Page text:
Atmosphere Meditation


Here’s a break in my posts about my work and travel. I wrote this several years ago when I was in graduate school studying Christian Theology and Spirituality. It was fun to blend the interests in weather and spirituality.

Atmosphere Meditation
Text adapted from a meteorology textbook: Essentials of Meteorology: An Invitation to the Atmosphere by C Donald Ahrens.

Let us become aware of our breath, and to the air you take into your lungs…

Living on the surface of the earth, we have adapted so completely to our environment of air that we sometimes forget how truly remarkable this substance is. Our atmosphere is a delicate life-giving blanket of air that surrounds the fragile earth. It protects us from the scorching rays of the sun and provides us with a mixture of gasses that allows life to flourish. Between your eyes and the person near you are trillions of air molecules. Some of these may have been in a cloud only yesterday or over another continent last week, or perhaps part of the life-giving breath of a person who lived hundreds of years ago.

Give thanks for the timeless breath of our Creator God.

The earth without an atmosphere would have no lakes or oceans. There would be no sounds, no clouds, no red sunsets, no rainbows. The beautiful pageantry of the sky and poetry of clouds would be absent. It would be unimaginably cold at night and unbearably hot during the day. All Creation would be at the mercy of an intense sun beating down upon a planet utterly parched.

Give thanks for the ecological diversity on the planet.

Air influences everything we see and hear—it is intimately connected to our lives. Air is with us from our birth until our last breath, and we cannot detach our selves from its presence. In the open air, we can travel for many thousands of miles in any horizontal direction, but should we move a mere five miles above the surface, we would suffocate. We may be able to survive without food for a few weeks, or without water for a few days, but, without our atmosphere, we would not survive more than a few minutes. Just as fish are confined to an environment of water, so we are confined to an ocean of air. Anywhere we go, it must go with us.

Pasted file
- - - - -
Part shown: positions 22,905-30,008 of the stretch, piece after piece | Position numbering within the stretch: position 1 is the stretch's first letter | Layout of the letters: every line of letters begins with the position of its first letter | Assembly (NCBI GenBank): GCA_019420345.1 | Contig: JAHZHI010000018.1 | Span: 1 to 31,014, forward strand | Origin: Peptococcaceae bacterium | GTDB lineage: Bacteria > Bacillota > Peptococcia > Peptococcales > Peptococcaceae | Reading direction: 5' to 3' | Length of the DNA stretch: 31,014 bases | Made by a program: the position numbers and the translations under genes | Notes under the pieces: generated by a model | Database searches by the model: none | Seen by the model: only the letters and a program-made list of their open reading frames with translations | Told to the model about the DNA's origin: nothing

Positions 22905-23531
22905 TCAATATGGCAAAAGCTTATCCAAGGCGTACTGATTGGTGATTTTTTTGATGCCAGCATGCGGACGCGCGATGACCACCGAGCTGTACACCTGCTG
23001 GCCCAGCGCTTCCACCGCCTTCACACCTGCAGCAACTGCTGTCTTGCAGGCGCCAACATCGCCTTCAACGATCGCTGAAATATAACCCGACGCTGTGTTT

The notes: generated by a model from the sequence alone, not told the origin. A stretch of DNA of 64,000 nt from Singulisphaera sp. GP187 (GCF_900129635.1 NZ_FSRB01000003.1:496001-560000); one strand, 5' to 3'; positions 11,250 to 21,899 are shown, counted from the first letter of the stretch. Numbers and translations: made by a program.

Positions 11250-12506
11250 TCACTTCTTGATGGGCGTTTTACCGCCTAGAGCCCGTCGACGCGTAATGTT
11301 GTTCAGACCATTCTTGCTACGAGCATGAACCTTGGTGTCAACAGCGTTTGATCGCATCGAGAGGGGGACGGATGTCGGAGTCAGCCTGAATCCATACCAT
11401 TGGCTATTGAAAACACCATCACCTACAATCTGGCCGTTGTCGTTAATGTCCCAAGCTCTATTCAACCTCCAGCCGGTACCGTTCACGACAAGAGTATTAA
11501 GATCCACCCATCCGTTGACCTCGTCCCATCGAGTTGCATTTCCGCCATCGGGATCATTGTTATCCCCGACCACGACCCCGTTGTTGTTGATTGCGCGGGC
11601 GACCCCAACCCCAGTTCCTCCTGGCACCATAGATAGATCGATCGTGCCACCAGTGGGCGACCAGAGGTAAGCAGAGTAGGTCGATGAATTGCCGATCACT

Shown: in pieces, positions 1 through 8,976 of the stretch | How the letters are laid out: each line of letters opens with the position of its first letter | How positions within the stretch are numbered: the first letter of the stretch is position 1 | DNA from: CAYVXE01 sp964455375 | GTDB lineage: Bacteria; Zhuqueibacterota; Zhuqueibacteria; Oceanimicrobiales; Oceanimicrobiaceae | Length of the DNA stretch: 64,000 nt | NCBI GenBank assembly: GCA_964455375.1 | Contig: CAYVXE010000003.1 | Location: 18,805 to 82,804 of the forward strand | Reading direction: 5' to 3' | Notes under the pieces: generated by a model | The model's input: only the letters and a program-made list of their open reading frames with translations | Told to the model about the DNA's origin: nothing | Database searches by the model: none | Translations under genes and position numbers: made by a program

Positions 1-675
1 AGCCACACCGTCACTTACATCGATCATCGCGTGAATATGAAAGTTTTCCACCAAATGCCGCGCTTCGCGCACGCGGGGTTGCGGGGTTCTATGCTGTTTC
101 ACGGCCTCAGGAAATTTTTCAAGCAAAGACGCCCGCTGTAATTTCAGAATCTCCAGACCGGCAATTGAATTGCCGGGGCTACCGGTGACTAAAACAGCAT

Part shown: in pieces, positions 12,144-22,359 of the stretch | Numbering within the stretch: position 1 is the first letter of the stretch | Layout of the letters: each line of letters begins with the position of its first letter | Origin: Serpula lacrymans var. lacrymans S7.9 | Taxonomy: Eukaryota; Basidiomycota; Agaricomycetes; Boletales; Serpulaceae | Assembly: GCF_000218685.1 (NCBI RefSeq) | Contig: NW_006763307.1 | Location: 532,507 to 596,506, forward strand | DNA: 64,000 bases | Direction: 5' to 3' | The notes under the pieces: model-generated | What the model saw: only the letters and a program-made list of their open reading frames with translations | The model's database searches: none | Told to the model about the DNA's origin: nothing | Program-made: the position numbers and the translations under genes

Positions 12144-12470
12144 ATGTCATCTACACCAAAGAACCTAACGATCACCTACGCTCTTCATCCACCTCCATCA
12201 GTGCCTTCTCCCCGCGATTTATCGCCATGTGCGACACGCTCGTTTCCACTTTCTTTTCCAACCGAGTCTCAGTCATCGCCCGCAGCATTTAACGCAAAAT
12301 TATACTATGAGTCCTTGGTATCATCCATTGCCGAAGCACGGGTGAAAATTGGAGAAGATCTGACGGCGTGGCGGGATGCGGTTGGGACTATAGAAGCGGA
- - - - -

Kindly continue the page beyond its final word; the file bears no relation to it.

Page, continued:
Give thanks for the sustaining, life-giving air.

Lent and Blessing the Waiting


sagebrushSince my return from the orientation in Toronto in January, I have been staying with my parents in southeastern Washington state. Recently on a trail, I ran among the dry sagebrush steppe and contemplated the desert and my lenten journey.

How do I form and hold onto a spiritual practice for lent as I continue to wait in this liminal space? I haven’t answered that yet.

All of my belongings not going with me are packed away, leaving me to that which I can carry. I don’t have to take time out of my busy day to think about lent—I have time, lots of time. Well, the newness of waiting has worn off, and as the weeks pass by, it has become increasingly difficult to retain my earlier reflection on the deliciousness of ambiguity. So, it seems, as the liturgical season turns, so has a season in my spirituality. But this desert isn’t desolate.

Over the weekend, I returned to Seattle and said goodbye to my parents. And yesterday evening my church community, Church of the Apostles, blessed my waiting. In our nearly 10 years of existence (I’ve been around for 7 of that), we have laid hands upon many to bless their various journeys near and far. As it is not yet time for me to leave the country, I asked for prayer in my waiting. Standing in this liminal space, and surrounded by my community, hands were laid upon me to bless my waiting.

Today I wonder: what will this week of waiting and wandering bring?